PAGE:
Remember the iPhone/iPod Touch application My Eyes Only Photo we talked about a while ago? The application allows you to encrypt sensitive images to safe guard your privacy.
Today I saw an inspiring story on The Arizona Republic about how the application’s creator, Joe Michels, started his Plan B as he saw jobs disappeared at his former employer’s firm. After spending a few months worth of nights and weekends writing his first iPhone application, he succeeded. When the development team he had supervised at his former job was laid-off, and his old boss was on his way out, Joe already had his Plan B on a firm ground.
He thought he made the right decision to quit his job last Fall.
My Eyes Only Photo was his second iPhone application. It was released this summer at $3.99 (currently $1.99 at App Store). There isn’t an exact dollar figure to show us how well it does but sales right now “are enough to make a good living” according to Joe’s words in the article .
The Modesto Bee has an inspiring article about how a Latvia-born immigrant, former group health insurance compliance and contracts officer stayed with her passion for art and photography and developed a fusion digital media format that blends images using photography as well as techniques from printmaking and watercolor to create an entirely new and different digital art.
When it comes to advices for young artists, Anna has the following:
Don’t be afraid. Let go. Let your creativity flow, and don’t worry about whether someone else will like it or not and forget the rules. Just be free. Most of us are born with wonderful imagination and creativity, but it is stifled and beaten out of us by the public school system and by adults who insist that pictures must look realistic — that the sky must be blue, that the grass must be green. When you get to college and if you decide you want to be an artist, you then need to undo all of that learning and relearn to be free and creative again. True art is creativity. There are many people who can learn technique, who can copy from photographs and pictures. That isn’t really true art. True art is new and creative and comes from the soul; it’s expression and emotion. Don’t be afraid to show yours.
For many of us, perhaps we spend too much more time worrying about gears than developing skills, or become complacent after getting some nice looking photos. The limit of our potentials are coming from within ourselves.
Check out Anna’s work here.
Let’s face it. The value of a digital camera drops like a rock over time. I spent $1300 on a Nikon D70 in 2004. It is now worth about $300, without factoring in the inflation. How to make the photography hobby worth the big price tag besides the pure enjoyment? Read this interesting post on the personal finance blog I will teach you to be rich. In addition to what were said there, I found selling photos is another obvious way of paying for the cost of photography hobby. I made enough on a micro stock photo site (with just a few hundred photos) to cover the cost of the D70, a D200, and half a dozen decent lenses in the past a few years.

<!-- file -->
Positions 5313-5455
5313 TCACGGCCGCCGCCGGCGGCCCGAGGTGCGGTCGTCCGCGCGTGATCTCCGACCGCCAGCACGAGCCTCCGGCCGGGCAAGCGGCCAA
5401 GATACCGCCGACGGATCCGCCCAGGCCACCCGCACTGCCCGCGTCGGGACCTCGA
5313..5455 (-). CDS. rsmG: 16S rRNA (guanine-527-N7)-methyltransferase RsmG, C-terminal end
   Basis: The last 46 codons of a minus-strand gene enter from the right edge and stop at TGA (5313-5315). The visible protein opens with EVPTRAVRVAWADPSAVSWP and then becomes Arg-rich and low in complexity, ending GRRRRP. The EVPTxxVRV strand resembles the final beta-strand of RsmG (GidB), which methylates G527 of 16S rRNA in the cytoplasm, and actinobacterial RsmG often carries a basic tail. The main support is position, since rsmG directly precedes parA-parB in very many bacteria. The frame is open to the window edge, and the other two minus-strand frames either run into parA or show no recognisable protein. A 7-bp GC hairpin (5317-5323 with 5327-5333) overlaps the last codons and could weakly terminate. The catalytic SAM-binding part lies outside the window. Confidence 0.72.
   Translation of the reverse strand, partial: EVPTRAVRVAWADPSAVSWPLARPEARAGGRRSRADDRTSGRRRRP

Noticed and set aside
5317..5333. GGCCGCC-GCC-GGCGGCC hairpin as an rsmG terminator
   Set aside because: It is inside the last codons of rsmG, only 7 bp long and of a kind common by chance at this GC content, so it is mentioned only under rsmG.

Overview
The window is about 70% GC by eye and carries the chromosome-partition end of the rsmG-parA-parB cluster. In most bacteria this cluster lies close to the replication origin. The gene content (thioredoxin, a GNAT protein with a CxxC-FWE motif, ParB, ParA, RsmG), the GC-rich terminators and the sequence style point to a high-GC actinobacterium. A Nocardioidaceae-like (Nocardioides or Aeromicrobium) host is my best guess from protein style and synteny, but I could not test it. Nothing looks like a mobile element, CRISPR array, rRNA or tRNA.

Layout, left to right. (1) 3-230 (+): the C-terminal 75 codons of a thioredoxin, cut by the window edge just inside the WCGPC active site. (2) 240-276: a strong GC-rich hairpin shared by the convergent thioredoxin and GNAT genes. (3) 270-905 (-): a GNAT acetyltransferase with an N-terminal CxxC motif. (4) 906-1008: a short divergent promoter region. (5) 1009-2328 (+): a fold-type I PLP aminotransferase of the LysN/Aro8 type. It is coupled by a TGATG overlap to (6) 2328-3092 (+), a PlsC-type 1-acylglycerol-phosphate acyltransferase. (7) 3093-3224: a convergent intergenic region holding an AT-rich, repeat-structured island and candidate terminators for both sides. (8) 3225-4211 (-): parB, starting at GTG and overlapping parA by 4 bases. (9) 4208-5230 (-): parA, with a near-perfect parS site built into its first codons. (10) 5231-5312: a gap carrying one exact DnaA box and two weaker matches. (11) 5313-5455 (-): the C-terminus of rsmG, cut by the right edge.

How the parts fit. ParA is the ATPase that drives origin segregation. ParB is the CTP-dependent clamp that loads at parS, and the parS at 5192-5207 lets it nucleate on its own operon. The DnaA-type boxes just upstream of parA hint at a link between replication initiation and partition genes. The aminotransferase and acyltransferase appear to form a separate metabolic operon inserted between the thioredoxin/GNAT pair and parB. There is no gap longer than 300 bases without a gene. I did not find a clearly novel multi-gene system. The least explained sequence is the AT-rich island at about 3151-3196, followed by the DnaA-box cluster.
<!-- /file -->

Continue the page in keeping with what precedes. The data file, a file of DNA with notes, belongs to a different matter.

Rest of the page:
It’s never too late to chase your dream.
This is the motto of 53 year old Terry Isaacson, who had a dramatic career change from a auto body mechanic to a fashion photographer. Read this inspiring Daily Herald story.
The Jerusalem Post has a story of how Robert A. Cumins, the photographer who specializes in documentary photography in Middle East, captured the second hijacked plane crashing into one of the the World Trade Center towers six years ago.
The photos have won numerous awards and were featured on magazine covers such as Time and People. The event also profoundly affected the photographer. There is also a related story (2006) on the Montclair Times, in which Robert shared his 9/11 memories.
Slorker has a collection of the pictures that changed the world. It appears that most of the photos were taken by members of the professional press. In the age of digital photography, it is so much easier for an ordinary people to take a photo using digital camera and distribute via photo sharing sites such as Flickr, PBase, Picssa, etc or via blogs to a large audience. Perhaps you could also capture a world-changing photo.
This is the first time I heard of World Photography Day. Apparently every August 19 is the World Photography Day. Here is an article talking about how technology has transformed photography from the “exclusive domain to an everyday celebration”: Photography: A long journey thru lens.
What do you take pictures for? Document your life? Have some fun? Has it been difficult for you? How did you get where you are today? What subjects are you interested in? What’s your attitude towards post-process? Do you photoshop a lot or just shoot it and leave it? Do you want to become a professional photographer? Have you found friendship via mutual love of photography? …
Each of you will most likely have very different answers to these questions. It is also not surprising to find some common grounds between two persons. Read the story of two men sharing passion for photography and tell us what you think.